A reader recommended Dr. Steven Hacker’s book, The Medical Entrepreneur, to me this summer. I contacted Dr. Hacker and he sent me a review copy. I read 3/4 of it over the next few weeks, and then set it down, only to recently pick it back up and finish it.
The Medical Entrepreneur is really two books in one. The first is a guide for a graduating resident who wishes to go into solo practice. It covers subjects similar to An Ophthalmologist’s Vision, a blog I have occasionally referenced about an ophthalmologist who opened a solo practice right out of residency. Although dentists still do this frequently, it is becoming quite rare for physicians. Only 18% of physicians are in solo practice these days (down from 24% just 5 years earlier.) The numbers are even lower for young doctors. Not only is it harder to start a solo practice, but it is harder to find a mentor who has done it! Enter Dr. Hacker, a dermatologist by training. The first 126 pages of the book teach you how to open your own private practice. If this is something you wish to do, there is no better manual. Here are a few excerpts from this section of the book:
Medicine has given me many options. As a resident, I struggled with the decision between an academic career and a career in private practice. I felt that I was a “sellout” for not staying in academics. After fifteen years, nothing could be further from the truth. I have enjoyed all of it. The business aspect of medicine is exciting….Go into private practice. You will not regret it.
In the beginning you will be slow enough to watch the billing and to hire the one staff member that can bill. If you do it yourself initially, you will learn all about billing issues. If you ever switch to a billing company, you will be able to monitor its production.
After a few years and a loss of approximately $30,000, I decided to terminate the relationship with the managed care plan. This was the scariest and yet the best move I made. It was scary to terminate a relationship with an insurance plan that accounted for 25 percent of patients in the practice.
You should evaluate business interruption insurance to cover you practice expenses, such as payroll, in the event something happens to temporarily shut down your business…Office overhead insurance is another form of insurance that pays every employee but you in the event of a short term disability or hospitalization. This can be helpful to retain key employees in the event you are disabled and cannot generate revenue.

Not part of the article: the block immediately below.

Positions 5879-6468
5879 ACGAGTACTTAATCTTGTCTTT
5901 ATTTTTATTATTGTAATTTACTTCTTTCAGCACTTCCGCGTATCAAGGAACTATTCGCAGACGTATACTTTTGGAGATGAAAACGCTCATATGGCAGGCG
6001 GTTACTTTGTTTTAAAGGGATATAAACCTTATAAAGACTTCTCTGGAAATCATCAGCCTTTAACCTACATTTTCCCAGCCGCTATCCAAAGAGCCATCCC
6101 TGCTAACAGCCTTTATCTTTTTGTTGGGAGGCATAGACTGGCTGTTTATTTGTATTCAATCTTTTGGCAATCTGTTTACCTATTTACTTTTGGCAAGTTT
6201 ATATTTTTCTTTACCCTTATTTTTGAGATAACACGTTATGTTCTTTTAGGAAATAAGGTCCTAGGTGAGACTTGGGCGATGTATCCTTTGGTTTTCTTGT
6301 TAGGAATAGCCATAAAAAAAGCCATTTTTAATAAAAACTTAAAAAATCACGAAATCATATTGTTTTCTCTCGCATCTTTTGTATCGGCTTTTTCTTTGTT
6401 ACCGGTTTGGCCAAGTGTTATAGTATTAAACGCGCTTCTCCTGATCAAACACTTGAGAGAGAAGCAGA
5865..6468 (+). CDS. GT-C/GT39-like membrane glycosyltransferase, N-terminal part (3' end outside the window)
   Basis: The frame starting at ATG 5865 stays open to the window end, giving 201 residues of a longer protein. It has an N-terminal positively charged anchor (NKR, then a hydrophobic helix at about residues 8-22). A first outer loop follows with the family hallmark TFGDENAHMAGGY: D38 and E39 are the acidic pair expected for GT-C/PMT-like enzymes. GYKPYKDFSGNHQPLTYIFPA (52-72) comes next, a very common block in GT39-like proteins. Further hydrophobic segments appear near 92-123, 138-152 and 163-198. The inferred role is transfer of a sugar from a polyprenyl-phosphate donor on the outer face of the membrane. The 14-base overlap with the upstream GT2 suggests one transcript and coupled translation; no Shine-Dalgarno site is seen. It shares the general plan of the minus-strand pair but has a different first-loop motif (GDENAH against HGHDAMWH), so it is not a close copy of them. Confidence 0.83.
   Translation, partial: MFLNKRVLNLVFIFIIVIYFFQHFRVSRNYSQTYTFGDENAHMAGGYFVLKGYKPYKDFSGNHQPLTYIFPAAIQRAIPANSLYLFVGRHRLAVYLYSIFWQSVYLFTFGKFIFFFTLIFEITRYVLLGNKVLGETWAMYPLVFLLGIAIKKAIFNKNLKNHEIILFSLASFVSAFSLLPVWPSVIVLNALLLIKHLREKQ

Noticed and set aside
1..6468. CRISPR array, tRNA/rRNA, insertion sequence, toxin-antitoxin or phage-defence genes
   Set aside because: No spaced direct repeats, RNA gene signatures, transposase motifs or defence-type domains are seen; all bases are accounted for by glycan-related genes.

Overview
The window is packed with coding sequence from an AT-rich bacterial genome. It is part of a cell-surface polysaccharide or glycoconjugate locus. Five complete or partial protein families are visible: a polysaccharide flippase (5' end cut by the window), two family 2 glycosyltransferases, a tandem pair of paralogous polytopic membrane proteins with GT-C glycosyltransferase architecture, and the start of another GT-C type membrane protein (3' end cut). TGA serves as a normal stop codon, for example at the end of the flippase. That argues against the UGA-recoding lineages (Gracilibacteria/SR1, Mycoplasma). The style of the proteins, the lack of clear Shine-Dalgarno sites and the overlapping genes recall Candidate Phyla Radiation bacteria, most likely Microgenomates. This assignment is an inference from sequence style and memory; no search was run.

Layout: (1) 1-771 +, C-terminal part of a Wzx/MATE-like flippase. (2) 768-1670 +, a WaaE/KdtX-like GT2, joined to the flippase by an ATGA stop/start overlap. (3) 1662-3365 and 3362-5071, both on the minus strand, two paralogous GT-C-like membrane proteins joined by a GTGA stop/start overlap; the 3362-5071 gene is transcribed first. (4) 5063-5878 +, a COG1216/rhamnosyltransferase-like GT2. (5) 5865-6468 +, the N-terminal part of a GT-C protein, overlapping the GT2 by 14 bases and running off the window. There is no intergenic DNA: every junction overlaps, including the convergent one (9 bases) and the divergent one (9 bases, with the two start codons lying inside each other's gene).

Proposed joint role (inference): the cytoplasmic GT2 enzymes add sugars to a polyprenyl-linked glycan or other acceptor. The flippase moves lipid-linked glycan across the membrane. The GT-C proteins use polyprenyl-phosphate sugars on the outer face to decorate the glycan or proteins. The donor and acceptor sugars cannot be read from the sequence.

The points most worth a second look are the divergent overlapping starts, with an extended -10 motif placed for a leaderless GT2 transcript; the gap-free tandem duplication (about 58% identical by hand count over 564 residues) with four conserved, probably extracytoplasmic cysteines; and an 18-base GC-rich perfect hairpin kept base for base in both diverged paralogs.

The format of the book is that it is primarily written by Dr. Hacker, but with “stat consults” (cheesy, I know) with several other contributors including a health care attorney, an intellectual property attorney, a corporate attorney, and an estate attorney. Some of these “consults” run several pages and are as long as a typical chapter in a book of this length. The multiple voices provide expertise, but also make the reading a bit chaotic, especially when combined with some of the lists and randomly blank pages for “notes.” For example, in the middle of the first section about opening your own practice is a consult explaining how to evaluate an employment contract. Say what? I thought I was going into practice on my own. It’s useful information, but the flow just isn’t there some times. Perhaps that’s why I set it down for so long.
I really liked the “Pitfalls to Avoid” sections of the book. For example, one of them advises you to make sure the internet domain name is available BEFORE naming your practice.
Some of the lists in the book are really quite helpful. For example, there is one that lists all the important points of a physician contract and another that compares the Pros and Cons of keeping your billing in-house vs outsourcing it. There is also one that explains how to design your office. I thought his recommendation for a “physician bathroom” in addition to one for the staff was a bit odd. While I certainly understand why staff might not want to share with the patients, I would have a hard time justifying installing a third bathroom in a small solo practice. The appendix has a great list of the 25 things you need to do before opening your solo practice.
The Entrepreneur Section